Hippocrates Abnormal Behavior

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The history of abnormal behaviors and mental illness has been a very controversial topic filled with trials and tribulations. According to the references of abnormal behaviors in the early writings, the Egyptians, Greeks, Chinese and Hebrews often attributed it to demons or gods who had taken possession of a person. The individual’s symptoms would determine whether they would be perceived as being possessed by evil or good forces. If the individual displayed behaviors gravitating towards a religion or mystics, they would contingently be perceived as good or sent forth by God. Those individuals with such symptoms were treated with ought most awe and respect because people believed that they had supernatural powers. However, most of the individuals…show more content…
“He relied tremendously on clinical observation, and his descriptions, which were based on daily clinical records of his patients, were surprisingly thorough.” (Psychology of abnormal behavior LA 108) Hippocrates paradigm transcended the bounds of exorcism. “For the treatment of melancholia for example, he prescribed a regular and tranquil life, sobriety and abstinence from all excesses, a vegetable diet, celibacy, exercise short fatigue and bleeding if indicated.” (Psychology of abnormal behavior LA 108) Hippocrates also recognized the vital role that nature and nurture plays on the patients so he would usually take them away from their families to an environment where they would be more susceptible to treatment. “Hippocrates' emphasis on the natural causes of diseases, on clinical observation, and on brain pathology as root of mental disorders was truly revolutionary; he believed that hysteria (the appearance of physical illness in the absence of organic pathology) was restricted to women and was caused by the uterus wandering to various parts of the body, pinning for children.” (Psychology of abnormal behavior LA 108) Celsus was an advocate in conceptualizing the use of the “delirium”, which were used prior to describe symptoms of mental…show more content…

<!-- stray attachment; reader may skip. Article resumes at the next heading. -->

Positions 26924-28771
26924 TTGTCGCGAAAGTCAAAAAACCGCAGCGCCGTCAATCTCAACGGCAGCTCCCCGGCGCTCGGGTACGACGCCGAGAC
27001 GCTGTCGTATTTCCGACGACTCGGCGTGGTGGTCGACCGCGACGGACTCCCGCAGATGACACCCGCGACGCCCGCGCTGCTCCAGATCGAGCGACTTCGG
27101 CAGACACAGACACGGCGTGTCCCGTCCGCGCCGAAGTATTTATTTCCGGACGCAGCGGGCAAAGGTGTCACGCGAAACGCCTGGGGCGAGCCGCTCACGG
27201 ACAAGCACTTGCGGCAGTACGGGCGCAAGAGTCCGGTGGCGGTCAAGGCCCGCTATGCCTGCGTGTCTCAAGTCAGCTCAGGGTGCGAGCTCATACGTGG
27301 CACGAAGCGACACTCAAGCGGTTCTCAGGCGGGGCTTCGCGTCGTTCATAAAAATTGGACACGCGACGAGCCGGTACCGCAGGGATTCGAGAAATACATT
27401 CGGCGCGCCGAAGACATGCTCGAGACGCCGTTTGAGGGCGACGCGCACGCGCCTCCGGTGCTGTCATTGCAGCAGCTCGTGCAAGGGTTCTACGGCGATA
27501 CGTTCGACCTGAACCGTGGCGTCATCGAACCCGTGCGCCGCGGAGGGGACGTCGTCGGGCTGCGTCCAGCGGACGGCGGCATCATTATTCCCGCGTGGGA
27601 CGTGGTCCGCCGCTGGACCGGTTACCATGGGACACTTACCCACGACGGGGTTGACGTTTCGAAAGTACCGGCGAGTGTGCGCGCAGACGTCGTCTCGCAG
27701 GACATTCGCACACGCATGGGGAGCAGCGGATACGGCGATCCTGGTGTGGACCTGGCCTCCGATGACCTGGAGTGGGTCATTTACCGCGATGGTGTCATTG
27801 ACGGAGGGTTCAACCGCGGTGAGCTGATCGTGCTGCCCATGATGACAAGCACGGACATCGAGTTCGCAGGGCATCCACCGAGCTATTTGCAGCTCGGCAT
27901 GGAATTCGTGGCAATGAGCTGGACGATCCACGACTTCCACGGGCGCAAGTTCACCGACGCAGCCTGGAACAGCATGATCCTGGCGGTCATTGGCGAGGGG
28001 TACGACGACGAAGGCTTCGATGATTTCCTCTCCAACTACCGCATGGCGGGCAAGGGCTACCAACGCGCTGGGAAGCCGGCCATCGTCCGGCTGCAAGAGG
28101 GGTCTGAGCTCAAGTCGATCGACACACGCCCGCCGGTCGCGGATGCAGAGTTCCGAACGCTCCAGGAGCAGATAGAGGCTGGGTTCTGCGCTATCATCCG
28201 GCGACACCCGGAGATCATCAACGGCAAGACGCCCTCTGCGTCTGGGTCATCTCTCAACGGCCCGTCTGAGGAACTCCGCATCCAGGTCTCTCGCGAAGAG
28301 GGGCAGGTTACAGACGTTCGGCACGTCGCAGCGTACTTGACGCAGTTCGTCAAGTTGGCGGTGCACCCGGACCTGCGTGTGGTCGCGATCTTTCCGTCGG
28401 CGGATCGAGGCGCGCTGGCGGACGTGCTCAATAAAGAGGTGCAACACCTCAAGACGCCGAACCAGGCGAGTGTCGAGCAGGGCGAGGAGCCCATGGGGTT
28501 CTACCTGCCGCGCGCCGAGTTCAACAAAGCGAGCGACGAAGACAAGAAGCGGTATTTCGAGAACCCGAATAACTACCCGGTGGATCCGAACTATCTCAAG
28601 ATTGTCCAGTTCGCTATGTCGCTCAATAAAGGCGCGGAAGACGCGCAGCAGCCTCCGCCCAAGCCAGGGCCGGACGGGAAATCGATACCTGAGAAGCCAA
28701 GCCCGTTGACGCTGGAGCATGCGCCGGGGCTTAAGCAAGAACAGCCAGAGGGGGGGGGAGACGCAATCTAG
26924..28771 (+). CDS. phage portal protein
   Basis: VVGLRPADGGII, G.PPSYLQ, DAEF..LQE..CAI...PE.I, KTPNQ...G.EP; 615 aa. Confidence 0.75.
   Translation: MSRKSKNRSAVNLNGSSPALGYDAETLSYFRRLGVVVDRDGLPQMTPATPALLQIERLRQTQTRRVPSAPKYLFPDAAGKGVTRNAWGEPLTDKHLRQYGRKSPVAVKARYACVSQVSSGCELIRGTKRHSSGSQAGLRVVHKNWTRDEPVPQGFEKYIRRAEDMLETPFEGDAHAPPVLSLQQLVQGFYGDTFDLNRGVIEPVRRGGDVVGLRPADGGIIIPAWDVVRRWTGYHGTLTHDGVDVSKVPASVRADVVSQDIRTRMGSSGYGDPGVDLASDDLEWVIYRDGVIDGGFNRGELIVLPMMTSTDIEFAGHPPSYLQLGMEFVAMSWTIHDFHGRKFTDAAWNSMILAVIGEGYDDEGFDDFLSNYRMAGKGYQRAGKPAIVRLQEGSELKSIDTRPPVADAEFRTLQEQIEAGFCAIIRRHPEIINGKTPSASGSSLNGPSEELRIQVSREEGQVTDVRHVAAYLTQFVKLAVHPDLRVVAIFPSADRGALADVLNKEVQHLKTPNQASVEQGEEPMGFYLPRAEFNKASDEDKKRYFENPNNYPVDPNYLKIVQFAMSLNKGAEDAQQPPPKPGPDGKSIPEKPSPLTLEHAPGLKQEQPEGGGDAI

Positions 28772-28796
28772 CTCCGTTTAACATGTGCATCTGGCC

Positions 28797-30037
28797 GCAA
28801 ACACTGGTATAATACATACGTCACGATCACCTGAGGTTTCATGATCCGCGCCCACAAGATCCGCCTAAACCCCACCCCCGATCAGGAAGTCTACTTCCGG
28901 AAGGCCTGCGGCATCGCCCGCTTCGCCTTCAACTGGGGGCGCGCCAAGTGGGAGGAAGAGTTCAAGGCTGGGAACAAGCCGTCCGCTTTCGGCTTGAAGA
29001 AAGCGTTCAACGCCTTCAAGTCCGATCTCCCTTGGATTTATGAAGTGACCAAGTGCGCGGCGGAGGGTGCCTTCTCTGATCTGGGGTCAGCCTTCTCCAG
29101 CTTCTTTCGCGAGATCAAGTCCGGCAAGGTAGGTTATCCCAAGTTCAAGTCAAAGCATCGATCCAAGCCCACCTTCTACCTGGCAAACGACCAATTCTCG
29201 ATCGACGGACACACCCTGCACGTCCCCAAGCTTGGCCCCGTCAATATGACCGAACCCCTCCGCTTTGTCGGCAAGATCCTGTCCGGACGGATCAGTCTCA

At times, a proposed theory may actually represent nothing more than an unsatisfactory collection of personal statements of faith, a kind of personal confession, or “untested philosophies of life and humankind” (Gelso, 2006, p. 2). Generally, a theory is representative of a broader, philosophical pattern of thought or belief, representing the zeitgeist, spirit, or accepted intellectual conventions of an age; this is a basic definition of paradigm (Kuhn, 1970; Patton, 2002; Viola, 2009). Thomas Kuhn popularized the concept of paradigm (Kuhn, 1970). At the time he did so, Kuhn had already earned a doctorate “in theoretical physics before specializing in the history of science” (Kennedy, 2011, p. 3). “Kuhn…defined ‘paradigm’…in terms of the scientific community where ‘shared examples of successful practice could…provide what the group lacked in rules’” (Kennedy, 2011, p. 5). For Kuhn, “a paradigm must not only embrace a period’s horizon of thought but also interpret, unify, and give it meaning in a coherent way” (Kennedy, 2011, p. 6). Thus, “the idea of paradigm cannot stand alone outside the constellation that renders it intelligible” (Kennedy, 2011, p. 6). Theory is related to paradigm; paradigm, in turn, is related to history and the philosophy of science that guides research (Kennedy, 2011). It is in this manner that theory is intimately connected to the order of intelligibility (Lonergan,

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